We were early in talking about mobile being the principal vehicle for Internet access. The continuing discussion about the FTC terminating the investigation of Google has some detailed discussion on how search is being shaken up by mobile: Nowhere has technology changed as rapidly and consumer behavior as broadly. As people abandon desktop computers for mobile ones, existing tech companies’ business models are being upended and new companies are blooming. “Mobile is very much a moving target,” said Herbert Hovenkamp, a professor of antitrust law at the University of Iowa who has been a paid adviser to Google. “This is a market in which new competitors come in a week’s time.
Two new infoDev-led studies provide insight into the use of mobile phones at the BOP in Kenya and another in 12 countries in Africa including South Africa The Kenya study (carried out by iHub Research and Research Solutions Africa) found that over 60% of the Kenyan BOP owns a mobile phone. However only 25% of them use Internet on their mobile phone. This is quite high in comparison to LIRNEasia’s 2011 Asian study where less than 4% of the South Asian BOP surfed the Internet via the mobile with Java been the exception where 10% accessed internet via the phone. Further more it was found that at least 20 per cent of the Kenyan BOP respondents felt it was necessary to make real sacrifices to recharge their mobile credit. The estimated value of the sacrifice  the respondent was willing to make, in foregoing other activities, was an average of  84 US cents.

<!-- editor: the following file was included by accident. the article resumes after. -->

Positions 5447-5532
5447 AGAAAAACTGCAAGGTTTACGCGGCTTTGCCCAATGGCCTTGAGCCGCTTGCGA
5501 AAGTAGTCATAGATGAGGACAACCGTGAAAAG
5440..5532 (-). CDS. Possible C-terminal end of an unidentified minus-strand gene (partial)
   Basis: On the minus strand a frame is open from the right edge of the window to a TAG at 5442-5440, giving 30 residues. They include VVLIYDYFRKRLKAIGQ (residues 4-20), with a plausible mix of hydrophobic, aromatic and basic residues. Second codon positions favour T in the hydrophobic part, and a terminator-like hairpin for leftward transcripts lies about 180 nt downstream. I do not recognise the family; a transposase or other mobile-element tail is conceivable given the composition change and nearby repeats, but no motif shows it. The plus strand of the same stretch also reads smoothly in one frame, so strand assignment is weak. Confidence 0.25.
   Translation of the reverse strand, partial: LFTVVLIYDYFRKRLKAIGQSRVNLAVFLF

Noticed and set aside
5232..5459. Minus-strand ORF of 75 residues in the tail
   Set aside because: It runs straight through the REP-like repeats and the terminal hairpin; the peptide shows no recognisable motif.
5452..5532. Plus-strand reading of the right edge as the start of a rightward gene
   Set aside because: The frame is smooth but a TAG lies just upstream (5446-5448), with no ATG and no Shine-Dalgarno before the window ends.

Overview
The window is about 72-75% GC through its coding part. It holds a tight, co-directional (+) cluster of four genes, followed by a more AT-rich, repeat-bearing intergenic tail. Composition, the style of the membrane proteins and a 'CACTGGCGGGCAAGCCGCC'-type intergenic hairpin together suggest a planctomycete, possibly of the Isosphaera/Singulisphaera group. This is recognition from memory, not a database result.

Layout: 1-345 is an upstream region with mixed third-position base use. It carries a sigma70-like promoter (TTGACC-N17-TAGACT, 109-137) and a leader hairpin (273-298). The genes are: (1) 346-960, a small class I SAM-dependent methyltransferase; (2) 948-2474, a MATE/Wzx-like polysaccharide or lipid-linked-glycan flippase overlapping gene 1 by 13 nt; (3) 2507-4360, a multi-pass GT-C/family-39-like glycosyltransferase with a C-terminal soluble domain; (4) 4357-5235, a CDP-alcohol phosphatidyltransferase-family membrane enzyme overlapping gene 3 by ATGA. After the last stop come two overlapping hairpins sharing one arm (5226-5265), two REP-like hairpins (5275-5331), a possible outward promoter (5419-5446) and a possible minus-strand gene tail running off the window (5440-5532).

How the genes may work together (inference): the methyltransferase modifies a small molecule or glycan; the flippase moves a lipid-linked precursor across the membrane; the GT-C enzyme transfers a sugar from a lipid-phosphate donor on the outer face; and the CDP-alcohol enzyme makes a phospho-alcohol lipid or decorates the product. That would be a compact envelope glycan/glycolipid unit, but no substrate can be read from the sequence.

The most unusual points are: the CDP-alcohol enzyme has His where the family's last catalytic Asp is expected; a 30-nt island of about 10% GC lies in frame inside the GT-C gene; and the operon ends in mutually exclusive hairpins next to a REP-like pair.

I have always considered Disney to be operating at the cutting edge of service delivery and crowd management. According to the NYT, it appears that they are planning to transform both using location-sensitive technologies and big data. The ambitious plan moves Disney deeper into the hotly debated terrain of personal data collection. Like most major companies, Disney wants to have as much information about its customers’ preferences as it can get, so it can appeal to them more efficiently. The company already collects data to use in future sales campaigns, but parts of MyMagic+ will allow Disney for the first time to track guest behavior in minute detail.
We have consistently argued that human beings must be associated with, and be accountable for, SIMs. The imperatives of the Budget Telecom Network Model cause companies (or more, the thousands of resellers who actually interact with customers) to give away SIMs without too many controls. Therefore, one must be judicious in enforcing the rules. We have been pointing to Pakistan as a model. Kenya, it appears, is exemplary of what not to do.
For too long the government of Bangladesh has hesitated to accept the fact that the only realistic way a majority of its people can be connected to the Internet is over wireless media and has tended to treat the mobile industry as a cash cow to be taxed in order to fund Digital Bangladesh and other general expenses. Therefore, it is heartening to hear the new BTRC Chair recognizing the reality in a report carried in the Daily Star. One hopes that he is not talking about FTTH (except to apartment blocks and such) when he refers to optical fiber in the same sentence. One seriously hopes that he is talking about optical fiber in the backhaul network. Ensuring open access to the existing optical fiber network within Bangladesh operated by BTCL should be a priority for the BTRC if it wishes to improve Internet access.